US 6410018 B1
The present invention relates to a composition for the enzymatic hydrolysis of lactose containing two lactase enzymes having distinct pH optima. The composition is suitable for treating or controlling the symptoms of lactose intolerance in humans.
1. A solid, orally administrable composition for the enzymatic hydrolysis of lactose, comprising:
a therapeutic effective amount of a first, active lactase having a first optimum pH range;
a therapeutic effective amount of a second, active lactase having a second optimum pH range, wherein said first and second optimum pH ranges being different; and
a solid pharmaceutically acceptable carrier.
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7. A solid, orally administrable composition for treating or controlling the symptoms of lactose intolerance in humans, comprising:
a therapeutic effective amount of a first, active lactase having an optimum pH range which is within the pH range of the stomach environment;
a therapeutic effective amount of a second, active lactase having an optimum pH range which is within the pH range of the intestinal environment; and
a solid, pharmaceutically acceptable, orally administrable carrier material.
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20. A solid, oral dosage form for treating or controlling the symptoms of lactose intolerance in humans, comprising:
an amount of a lactase derived from the fungi selected from the group consisting of Aspergillus oryzae and Aspergillus niger equivalent to about 3000 to about 6000 FCC Lac U;
an amount of an enterically coated lactase derived from Kluyvercomyces lactis equivalent to about 7000 to about 35,000 neutral lactase units; and
a solid, pharmaceutically acceptable carrier.
This is a continuation of application Ser. No. 08/128, 625, filed Sept. 28, 1993, now abandoned.
The present invention relates to a composition and method for the enzymatic hydrolysis of lactose and, more particularly, to treating and controlling the symptoms of lactose intolerance.
The human digestive system uses a series of enzymes to break down complex foods into simple molecules that can be absorbed by the body. Milk products contain lactose, which, when hydrolyzed, yield glucose and galactose. This hydrolysis is enzymatically catalyzed by lactase or β-D-galactosidase.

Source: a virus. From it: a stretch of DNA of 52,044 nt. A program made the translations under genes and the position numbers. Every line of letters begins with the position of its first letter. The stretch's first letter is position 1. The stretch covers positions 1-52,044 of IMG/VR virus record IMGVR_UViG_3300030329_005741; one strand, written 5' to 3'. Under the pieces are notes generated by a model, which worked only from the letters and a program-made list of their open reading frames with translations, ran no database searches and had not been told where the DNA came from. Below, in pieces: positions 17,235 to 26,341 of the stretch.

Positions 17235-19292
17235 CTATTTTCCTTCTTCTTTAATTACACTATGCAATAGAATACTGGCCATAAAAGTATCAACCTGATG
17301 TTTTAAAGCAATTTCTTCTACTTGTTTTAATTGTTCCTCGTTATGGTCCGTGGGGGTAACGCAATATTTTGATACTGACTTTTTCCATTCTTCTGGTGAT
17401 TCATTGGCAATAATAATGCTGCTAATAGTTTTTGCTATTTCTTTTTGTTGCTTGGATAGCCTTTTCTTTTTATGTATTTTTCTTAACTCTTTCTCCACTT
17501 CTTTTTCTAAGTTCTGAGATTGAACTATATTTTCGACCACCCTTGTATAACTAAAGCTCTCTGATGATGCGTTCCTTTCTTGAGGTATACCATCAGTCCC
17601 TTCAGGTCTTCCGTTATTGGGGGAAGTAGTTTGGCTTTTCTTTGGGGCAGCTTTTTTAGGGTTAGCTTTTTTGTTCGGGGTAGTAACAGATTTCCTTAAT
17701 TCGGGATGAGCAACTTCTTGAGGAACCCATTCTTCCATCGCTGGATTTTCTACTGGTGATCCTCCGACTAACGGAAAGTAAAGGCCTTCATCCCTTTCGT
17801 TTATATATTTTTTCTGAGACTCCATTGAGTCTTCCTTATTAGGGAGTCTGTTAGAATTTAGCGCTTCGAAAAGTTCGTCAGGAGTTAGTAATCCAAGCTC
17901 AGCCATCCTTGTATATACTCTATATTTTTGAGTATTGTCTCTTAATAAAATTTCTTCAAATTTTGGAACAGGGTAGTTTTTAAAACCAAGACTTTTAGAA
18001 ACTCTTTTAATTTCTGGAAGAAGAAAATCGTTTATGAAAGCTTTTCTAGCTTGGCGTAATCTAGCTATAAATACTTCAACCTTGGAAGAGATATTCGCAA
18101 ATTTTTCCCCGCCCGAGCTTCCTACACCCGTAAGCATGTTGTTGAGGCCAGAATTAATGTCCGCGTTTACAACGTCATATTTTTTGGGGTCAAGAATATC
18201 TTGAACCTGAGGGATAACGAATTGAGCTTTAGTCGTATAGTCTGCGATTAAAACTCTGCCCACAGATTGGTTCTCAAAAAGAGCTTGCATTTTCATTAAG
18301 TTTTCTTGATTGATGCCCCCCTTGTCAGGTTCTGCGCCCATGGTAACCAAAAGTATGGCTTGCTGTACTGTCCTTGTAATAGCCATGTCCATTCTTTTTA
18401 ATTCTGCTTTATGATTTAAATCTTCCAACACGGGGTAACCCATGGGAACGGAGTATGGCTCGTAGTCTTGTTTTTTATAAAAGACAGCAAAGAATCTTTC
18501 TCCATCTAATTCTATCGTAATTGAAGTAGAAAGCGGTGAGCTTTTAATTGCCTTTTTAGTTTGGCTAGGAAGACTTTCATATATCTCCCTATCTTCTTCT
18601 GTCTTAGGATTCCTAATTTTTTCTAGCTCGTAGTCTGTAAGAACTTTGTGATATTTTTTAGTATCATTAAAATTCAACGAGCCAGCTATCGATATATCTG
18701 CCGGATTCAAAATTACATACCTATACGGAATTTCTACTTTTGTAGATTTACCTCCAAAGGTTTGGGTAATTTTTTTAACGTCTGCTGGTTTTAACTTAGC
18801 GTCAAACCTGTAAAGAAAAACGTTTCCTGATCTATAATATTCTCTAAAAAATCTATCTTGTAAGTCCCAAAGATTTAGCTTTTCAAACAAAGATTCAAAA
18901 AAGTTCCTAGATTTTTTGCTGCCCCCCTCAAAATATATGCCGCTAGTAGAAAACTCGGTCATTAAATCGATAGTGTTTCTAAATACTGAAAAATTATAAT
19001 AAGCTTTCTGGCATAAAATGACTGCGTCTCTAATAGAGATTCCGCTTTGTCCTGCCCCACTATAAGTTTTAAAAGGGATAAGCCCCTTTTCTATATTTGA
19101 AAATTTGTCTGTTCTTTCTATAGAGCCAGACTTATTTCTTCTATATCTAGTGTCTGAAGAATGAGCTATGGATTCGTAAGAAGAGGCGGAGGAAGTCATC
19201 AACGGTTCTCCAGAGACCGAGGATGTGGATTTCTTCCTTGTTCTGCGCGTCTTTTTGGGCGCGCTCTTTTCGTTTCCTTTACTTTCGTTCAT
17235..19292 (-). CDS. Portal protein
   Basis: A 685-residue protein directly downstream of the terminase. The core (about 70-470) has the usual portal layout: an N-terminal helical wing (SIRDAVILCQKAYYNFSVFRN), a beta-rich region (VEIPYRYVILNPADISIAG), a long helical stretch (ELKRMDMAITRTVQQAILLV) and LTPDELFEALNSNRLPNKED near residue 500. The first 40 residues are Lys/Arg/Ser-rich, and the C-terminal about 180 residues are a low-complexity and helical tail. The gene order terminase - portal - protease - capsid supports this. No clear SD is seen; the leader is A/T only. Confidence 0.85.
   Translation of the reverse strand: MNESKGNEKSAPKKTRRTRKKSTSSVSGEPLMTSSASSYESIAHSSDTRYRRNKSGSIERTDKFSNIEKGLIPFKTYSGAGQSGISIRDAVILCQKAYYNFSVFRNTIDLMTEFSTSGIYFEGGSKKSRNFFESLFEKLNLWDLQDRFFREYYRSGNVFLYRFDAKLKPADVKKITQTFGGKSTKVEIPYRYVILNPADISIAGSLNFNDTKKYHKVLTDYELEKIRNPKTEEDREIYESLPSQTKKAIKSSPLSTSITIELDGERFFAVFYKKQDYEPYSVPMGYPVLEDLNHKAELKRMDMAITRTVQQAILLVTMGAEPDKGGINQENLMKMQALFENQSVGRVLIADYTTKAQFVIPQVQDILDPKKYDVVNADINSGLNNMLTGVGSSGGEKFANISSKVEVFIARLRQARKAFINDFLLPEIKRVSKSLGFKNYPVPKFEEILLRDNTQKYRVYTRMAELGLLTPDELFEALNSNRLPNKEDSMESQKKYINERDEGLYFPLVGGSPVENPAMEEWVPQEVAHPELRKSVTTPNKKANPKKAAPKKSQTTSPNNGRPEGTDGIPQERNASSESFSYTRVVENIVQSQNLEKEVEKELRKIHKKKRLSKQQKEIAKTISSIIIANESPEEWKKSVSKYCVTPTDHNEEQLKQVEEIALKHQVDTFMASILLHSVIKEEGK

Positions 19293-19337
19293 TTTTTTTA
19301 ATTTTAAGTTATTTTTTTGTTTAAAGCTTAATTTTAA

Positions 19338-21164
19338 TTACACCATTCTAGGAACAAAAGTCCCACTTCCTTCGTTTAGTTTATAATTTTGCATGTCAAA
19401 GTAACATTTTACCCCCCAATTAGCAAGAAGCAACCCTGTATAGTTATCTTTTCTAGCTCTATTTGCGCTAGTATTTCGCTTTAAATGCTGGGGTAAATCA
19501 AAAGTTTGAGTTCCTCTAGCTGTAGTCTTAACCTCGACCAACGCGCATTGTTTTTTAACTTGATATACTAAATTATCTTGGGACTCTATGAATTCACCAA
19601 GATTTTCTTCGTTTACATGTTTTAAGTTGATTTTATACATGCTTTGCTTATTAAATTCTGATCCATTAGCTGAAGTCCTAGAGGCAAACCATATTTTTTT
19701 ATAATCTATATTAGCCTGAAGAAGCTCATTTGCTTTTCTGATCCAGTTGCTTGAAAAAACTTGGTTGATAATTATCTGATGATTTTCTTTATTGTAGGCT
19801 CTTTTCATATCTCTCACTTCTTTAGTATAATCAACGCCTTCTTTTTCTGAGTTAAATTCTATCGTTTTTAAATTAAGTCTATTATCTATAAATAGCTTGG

Decreased or non-existent intestinal lactase activity, known as lactose intolerance, is a deficiency that appears in pediatric, adolescent and adult populations. The inability to hydrolyze lactose into its component sugars results in bloating, cramping, abdominal pain, or flatulence after the ingestion of milk or dairy products. In severe cases, malabsorption resulting from lactose intolerance may result in anorexia and weight loss.
Lactose intolerance in humans can be treated in several ways. Prehydrolyzed milk and dairy products, having significantly reduced levels of lactose, are commercially available. Supplements in the form of fungal or yeast-derived lactases that are added to lactose-containing liquids are also available. The lactase may also be in the form of a tablet, which is ingested immediately before the consumption of milk products. Orally administrable tablets containing lactase derived from Aspergillus oryzae are available from Lactaid, Inc., Pleasantville, N.J.
A variety of factors influence the effectiveness of lactase-containing tablets in lactose intolerant patients. Tablets containing lactase derived from Aspergillus oryzae are intended to hydrolyze lactose in the acidic environment of the stomach. The empty stomach of a healthy human has a pH of 3 or less, but upon the ingestion of food, rises to about 5 or 6. Merki, H. S. et al., “Pattern of 24 Hour Intragastric Acidity in Active Duodenal Ulcer Disease and in Healthy Controls”, Gut, 29, pp. 1583-87 (1988). Lactases derived from Aspergillus oryzae have an optimum pH of approximately 5, and are therefore suitable for the hydrolysis of lactose in the stomach environment. Gekas, V. et al., “Hydrolysis of Lactose: A Literature Review”, Process Biochem, 20(1), pp. 2-12 (1985).